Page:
After some careful consideration, I’ve decided to install a solar thermal system onto the roof above my garage as part of my project! I think that a solar thermal system will be a great addition to my array of eco-friendly features - a solar thermal system will work out quite nicely in conjunction with the PV panels I’m installing on the other part of my roof. The more my systems lower my carbon footprint, the better.
I’ve decided on a solderless drain back type system, with three foot by eight flat plate collectors. The system I’ve purchased is manufactured by HTP, and is a full-plate, laser-welded product. Each 150 pound panel has one inch ports on the top and bottom, with quick fast connections so that no soldering is needed. Right now, I’m planning on installing three such panels on the southeast facing roof over my garage - the system also includes a 115 gallon stainless steel tank with an electric backup.
I think the system will come together pretty easily. There are a couple different ways to mount these systems depending on the type of roof that you have. One way to mount solar thermal panels is to use universal mounts - the panels get attached to the roof by adjustable feet attached to the mounts, which allows for some legroom as far as being able to tilt the panel to an angle different from your roof incline. On my roof, I have an angle that’s pretty ideal for the circumstances - for my application, we’ll use a direct foot mount that bolts directly into the roof. We’ve already calculated out where we’ll need to position the panels so that our rain gutter systems function effectively.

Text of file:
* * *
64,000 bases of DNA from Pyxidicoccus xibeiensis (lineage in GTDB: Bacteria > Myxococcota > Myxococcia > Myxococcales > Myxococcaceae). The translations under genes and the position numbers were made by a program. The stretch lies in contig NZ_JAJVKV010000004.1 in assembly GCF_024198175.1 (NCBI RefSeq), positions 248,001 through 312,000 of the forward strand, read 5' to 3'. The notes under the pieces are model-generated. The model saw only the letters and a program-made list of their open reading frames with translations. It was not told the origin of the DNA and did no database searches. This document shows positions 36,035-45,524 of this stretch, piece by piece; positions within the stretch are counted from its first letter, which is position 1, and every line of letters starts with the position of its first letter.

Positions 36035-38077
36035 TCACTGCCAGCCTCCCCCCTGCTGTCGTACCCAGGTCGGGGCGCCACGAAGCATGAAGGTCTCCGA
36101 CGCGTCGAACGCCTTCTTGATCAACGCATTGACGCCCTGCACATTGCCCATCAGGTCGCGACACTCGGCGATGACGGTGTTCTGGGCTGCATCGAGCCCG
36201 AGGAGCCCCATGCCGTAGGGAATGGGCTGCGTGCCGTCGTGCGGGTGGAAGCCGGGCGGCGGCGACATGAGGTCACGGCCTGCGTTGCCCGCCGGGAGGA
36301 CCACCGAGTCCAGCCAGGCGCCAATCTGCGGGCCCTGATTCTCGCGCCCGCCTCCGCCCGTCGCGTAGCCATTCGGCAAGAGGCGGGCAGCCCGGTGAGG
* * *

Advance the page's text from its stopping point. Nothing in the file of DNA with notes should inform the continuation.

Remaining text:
As for my drain back tank, I’m placing it in the “attic” next to the bonus room above the garage. This will minimize the distance that the water needs to travel from the panels to the tank and also allow me to avoid the need to include glycol in the system and reduce heat transfer loss.
The panels I have purchased are beautiful. Once they’re mounted on the roof, we’ll be able to see through the glass - the panels I’m installing don’t have the same strips and appearance that conventional solar panels have, and they’re really quite attractive. The panels I have aren’t completely transparent, but they’re a step ahead of what was previously available.
Rod and I had a great conversation about solar thermal systems and what components will work best with my application. I tried to take all factors into consideration when designing this system, from geography to the orientation of my house to how a solar thermal system will play into my quest to balance energy savings with optimal indoor comfort. I highly recommend checking watching the episode - Rod is a very knowledgeable individual and has years of experience working with solar thermal systems.
What do you think about the system we’re going to install? Join the conversation and let us know!